The biggest highlight was when I was tasked to prepare and organise the Young Women’s Forum during World Council. I represented the World YWCA at various high level meetings in Hungary, Ethiopia and in Geneva. The experience taught me to stay focused, work hard, and explore opportunities. The year ended too soon, as I was finding the experiencing exciting and fascinating. I wish I could have made the time stop. At the same time I was thinking of various ways I could go back and transfer the knowledge and skills I had learnt to the YWCA of Zimbabwe.
Partnership and the years after
In 2004, I was accepted for another internship with the International Community of Women Living with HIV (ICW) and AIDS in London, funded by the Norwegian Church AID. The major highlight for me was when I successfully helped to organise the International AIDS Conference in Bangkok, Thailand. There, in Thailand, I met the love of my life, Ulf Nilsson, and in 2008 we were blessed with Elin Ruvarashe Nilsson.
A year after my second internship with ICW, the Director Fiona Hale, offered me a job as the Partnership Officer between the World YWCA and ICW. I was tasked to facilitate the first partnership intern between ICW positive young women and the World YWCA. I worked closely with the YWCA Africa Regional meeting that was held in Zimbabwe in 2005. I went to my home country as one of the facilitators teaching health research and communication.
In 2006, I joined Save the Children UK (SC) as the Child Protection Coordinator, another significant post in my life, where I worked with various funding agencies. I undertook budget development and monitoring, reporting to the donor, project proposal writing and liaising with various organisations. During my spare time, I was volunteering with SOPHIA, a network of women and organisations around the UK, part of the UNAIDS-coordinated by Global Coalition on Women and AIDS.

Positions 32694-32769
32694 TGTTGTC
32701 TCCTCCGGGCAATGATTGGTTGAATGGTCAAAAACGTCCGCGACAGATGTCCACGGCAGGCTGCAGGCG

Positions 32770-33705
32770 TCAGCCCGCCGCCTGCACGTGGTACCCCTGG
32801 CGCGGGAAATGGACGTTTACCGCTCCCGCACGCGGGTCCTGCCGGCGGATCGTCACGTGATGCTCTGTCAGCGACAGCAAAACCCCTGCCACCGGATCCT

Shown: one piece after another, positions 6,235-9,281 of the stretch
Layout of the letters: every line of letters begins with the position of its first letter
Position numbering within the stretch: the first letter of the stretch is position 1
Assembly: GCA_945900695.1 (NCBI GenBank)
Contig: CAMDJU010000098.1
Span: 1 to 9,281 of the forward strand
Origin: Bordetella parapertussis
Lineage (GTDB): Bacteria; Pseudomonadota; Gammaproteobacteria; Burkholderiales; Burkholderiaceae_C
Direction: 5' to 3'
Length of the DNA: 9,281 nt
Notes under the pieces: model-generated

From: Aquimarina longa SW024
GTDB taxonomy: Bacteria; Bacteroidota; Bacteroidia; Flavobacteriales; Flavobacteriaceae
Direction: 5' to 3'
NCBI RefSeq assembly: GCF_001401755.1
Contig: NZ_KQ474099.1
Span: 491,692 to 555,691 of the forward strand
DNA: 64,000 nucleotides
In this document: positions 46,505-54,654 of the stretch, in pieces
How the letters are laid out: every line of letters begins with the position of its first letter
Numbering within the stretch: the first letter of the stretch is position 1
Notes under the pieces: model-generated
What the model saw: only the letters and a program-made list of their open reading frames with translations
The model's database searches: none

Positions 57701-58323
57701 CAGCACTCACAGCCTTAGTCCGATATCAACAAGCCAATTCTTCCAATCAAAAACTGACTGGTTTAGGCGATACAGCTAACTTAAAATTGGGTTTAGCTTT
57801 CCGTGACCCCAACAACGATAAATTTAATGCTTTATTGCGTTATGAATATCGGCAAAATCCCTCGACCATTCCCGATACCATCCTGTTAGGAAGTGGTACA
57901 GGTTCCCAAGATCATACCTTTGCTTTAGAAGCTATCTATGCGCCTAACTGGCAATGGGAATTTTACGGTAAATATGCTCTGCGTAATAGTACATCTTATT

Education a key for success
In 2007, l decided to focus more on health scientific studies and resigned from SC. In 2008, I joined Health Protection Agency on a grant funded by the European Commission (EC) as the Project Coordinator. The same year, Elin was born and I took some time off from studies and work. In 2009, I graduated with a postgraduate Diploma and a Masters in Public Health. That was a very important stage of my life. Celebrating such success, I felt my mission in London was complete!
Appreciation and beyond
In 2009 we moved to Sweden where I took the role with the WHO International Drug Monitoring Centre as the Monitoring Medicines Project Manager. It looks like my dream to further my studies is not complete until I embark on a Doctorate in Public Health (DrPH). Meanwhile, I continue to work to improve global health and women issues. My sincere gratitude to the YWCA of Zimbabwe, friends, family, and the World YWCA for affording me the opportunities and mentoring that empowered me and facilitated my growth as a young woman leader.
World YWCA staff stay blessed, and a very special thanks to Jane Bennett, Helene Yinda, Musimbi Kanyoro, and Alice Welbourn for the support during the transition period from Geneva to London and beyond. The Young Women’s Internship Programme is a gift for life that can not be measured – it is priceless and it provides endless opportunities for young women and their communities long after they have left. I look back and I appreciate every moment.